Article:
As you build your company’s strategic plan, consider not only how to drive growth, but also how to reap long-term financial rewards. Most of your personal wealth is likely tied to your business. This means that maximizing your business’s value ensures an optimal return on your investment, helping you meet your financial goals.

There are many ways to increase your company’s value.

Focus on the Bottom Line
Buyers are more interested in earnings and cash flow than revenue. A company with $5 million in revenues and $1 million in earnings is more valuable than one with twice the revenues and half the earnings. Unprofitable services and products that generate revenue will hurt the value of the business. Additional revenue in this case slashes profit margins and pumps up overhead.

Focus on Earning Quality
A company’s value depends both on cash flow and on its ability to generate cash in the future. When you sell your company, a buyer will scrutinize cash flow value by looking at how consistent cash flow has previously been. This means a buyer is interested in predictable profit margins and revenues. Increase value by adding recurring revenue. Long-term sales and maintenance contracts and customers with a continual need for your services or products are excellent strategies for generating revenue.

Delegate Daily Duties
A small business’s success is heavily tied to its owner’s’ daily involvement in its operations. If you handle much of the daily duties, a buyer might struggle to find a qualified replacement. Conversely, a company that can operate without its owner is more valuable.

Strategic and private equity buyers value experienced management. One way to increase a company’s value, then, is to delegate daily responsibilities to key employees. Try to identify one key employee capable of running the company one day. This makes your company more marketable when it is time to sell.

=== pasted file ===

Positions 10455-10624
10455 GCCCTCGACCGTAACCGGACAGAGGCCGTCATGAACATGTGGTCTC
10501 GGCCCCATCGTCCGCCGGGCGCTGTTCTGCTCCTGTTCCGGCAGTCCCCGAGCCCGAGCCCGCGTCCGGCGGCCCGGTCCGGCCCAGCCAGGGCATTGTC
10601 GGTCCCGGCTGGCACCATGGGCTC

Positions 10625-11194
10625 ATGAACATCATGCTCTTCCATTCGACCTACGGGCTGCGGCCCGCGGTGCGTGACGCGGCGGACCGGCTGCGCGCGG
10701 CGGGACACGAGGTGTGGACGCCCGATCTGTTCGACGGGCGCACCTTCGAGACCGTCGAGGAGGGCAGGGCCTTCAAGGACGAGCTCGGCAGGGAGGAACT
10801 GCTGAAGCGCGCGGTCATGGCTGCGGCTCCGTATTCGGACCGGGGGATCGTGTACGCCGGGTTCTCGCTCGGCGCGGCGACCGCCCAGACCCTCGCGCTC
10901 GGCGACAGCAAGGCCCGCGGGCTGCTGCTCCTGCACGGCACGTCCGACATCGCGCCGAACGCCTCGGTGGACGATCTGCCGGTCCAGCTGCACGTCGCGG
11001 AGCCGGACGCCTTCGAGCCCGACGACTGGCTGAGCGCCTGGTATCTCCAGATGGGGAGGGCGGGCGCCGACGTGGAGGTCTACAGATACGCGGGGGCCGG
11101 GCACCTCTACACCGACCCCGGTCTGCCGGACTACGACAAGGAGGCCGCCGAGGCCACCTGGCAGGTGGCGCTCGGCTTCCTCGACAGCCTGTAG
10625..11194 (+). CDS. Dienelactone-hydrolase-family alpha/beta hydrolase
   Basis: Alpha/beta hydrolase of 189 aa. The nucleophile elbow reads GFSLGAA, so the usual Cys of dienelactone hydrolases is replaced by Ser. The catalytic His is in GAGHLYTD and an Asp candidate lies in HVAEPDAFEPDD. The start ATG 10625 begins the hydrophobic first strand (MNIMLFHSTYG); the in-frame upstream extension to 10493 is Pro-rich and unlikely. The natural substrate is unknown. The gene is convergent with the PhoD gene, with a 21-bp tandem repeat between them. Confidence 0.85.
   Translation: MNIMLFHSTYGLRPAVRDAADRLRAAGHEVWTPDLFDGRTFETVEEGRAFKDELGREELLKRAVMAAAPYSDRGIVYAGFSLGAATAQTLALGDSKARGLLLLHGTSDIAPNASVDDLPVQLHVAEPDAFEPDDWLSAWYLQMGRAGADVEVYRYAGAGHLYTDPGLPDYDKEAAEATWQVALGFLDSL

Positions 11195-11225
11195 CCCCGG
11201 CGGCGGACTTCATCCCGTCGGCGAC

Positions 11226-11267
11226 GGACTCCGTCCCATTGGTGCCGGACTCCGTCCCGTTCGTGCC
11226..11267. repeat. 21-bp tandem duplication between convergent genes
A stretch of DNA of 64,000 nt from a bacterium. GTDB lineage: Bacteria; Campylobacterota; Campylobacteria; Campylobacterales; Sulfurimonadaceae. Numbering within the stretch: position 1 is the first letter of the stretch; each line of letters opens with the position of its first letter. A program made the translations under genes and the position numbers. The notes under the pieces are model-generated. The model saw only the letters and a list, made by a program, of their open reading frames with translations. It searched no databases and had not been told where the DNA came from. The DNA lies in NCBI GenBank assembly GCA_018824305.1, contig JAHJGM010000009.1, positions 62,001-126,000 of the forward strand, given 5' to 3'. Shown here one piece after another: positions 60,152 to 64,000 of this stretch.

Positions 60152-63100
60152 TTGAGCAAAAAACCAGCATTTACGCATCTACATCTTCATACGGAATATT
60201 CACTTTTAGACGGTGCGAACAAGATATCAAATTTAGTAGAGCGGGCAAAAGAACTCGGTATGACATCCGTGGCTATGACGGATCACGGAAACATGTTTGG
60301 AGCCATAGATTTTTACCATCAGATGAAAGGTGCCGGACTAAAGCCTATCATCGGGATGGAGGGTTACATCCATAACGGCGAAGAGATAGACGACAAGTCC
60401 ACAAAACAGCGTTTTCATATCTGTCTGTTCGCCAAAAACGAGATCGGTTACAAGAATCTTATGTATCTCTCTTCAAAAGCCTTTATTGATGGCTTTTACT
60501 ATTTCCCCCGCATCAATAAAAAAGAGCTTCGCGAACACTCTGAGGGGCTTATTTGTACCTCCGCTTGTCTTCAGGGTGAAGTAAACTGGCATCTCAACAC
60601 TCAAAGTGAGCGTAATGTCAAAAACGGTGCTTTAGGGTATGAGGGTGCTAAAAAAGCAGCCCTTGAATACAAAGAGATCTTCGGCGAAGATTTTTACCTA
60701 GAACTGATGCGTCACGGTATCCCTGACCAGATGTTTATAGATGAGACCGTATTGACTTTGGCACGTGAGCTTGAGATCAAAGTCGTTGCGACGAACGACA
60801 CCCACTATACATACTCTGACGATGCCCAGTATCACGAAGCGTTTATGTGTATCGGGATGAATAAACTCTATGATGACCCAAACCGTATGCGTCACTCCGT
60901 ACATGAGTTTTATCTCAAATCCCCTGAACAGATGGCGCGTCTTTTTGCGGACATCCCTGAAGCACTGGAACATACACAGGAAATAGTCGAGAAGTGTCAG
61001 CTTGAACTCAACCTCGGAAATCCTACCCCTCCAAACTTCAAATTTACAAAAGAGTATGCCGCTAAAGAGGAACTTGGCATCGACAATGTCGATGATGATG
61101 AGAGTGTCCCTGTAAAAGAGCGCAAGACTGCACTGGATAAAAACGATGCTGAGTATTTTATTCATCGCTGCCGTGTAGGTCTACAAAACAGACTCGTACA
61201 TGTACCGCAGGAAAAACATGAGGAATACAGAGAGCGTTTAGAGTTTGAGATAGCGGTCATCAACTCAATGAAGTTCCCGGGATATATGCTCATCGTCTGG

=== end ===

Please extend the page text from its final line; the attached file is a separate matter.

Cut Owner Perks
Many business owners use company funds to pay for personal expenses as a way to reduce their taxable income. This offers many short-term benefits, but these perks can prove problematic when it’s time to sell. Buyers must determine which expenses are personal and which are business-related to better understand your company’s earnings. This can be a difficult and time-consuming process.

Banks often refuse to add back personal expenses when assessing the value of a company. This can make it more difficult for buyers to secure financing for a transaction. Prevent this frustration by minimizing your perks for at least two years prior to an anticipated sale. You may pay more in taxes, but your company will sell for more.

Leverage Your Strengths Into a Niche
Companies boasting strong brand identities in niche industries are more valuable than those attempting to serve a broad market. Strengthen your competitive edge by determining what you do better than your competition, and cultivating that area. This will help you hone your brand and improve your financial performance.

Reduce Risk Through Diversification
Risk can threaten a company’s bottom line. The most common risks include dependence on an individual customer, vendor, or product line. Overcome these risks by diversifying. Products may become obsolete. Vendors go out of business. Customers seek a better deal with a competitor. Diversification options include expanding your product line, growing your customer base, or working with multiple vendors to increase bargaining power.

Plan Now
Increasing value requires starting with a plan. If you hope to sell for maximum value, begin building value today, by considering the above advice. Years of advance preparation can pay off with maximum deal proceeds.

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A thought-leader in the industry, Scott developed the Cornerstone Process to offer investment banking M&A-level services to the lower middle market. The result is a closing ratio that’s more than double the national average.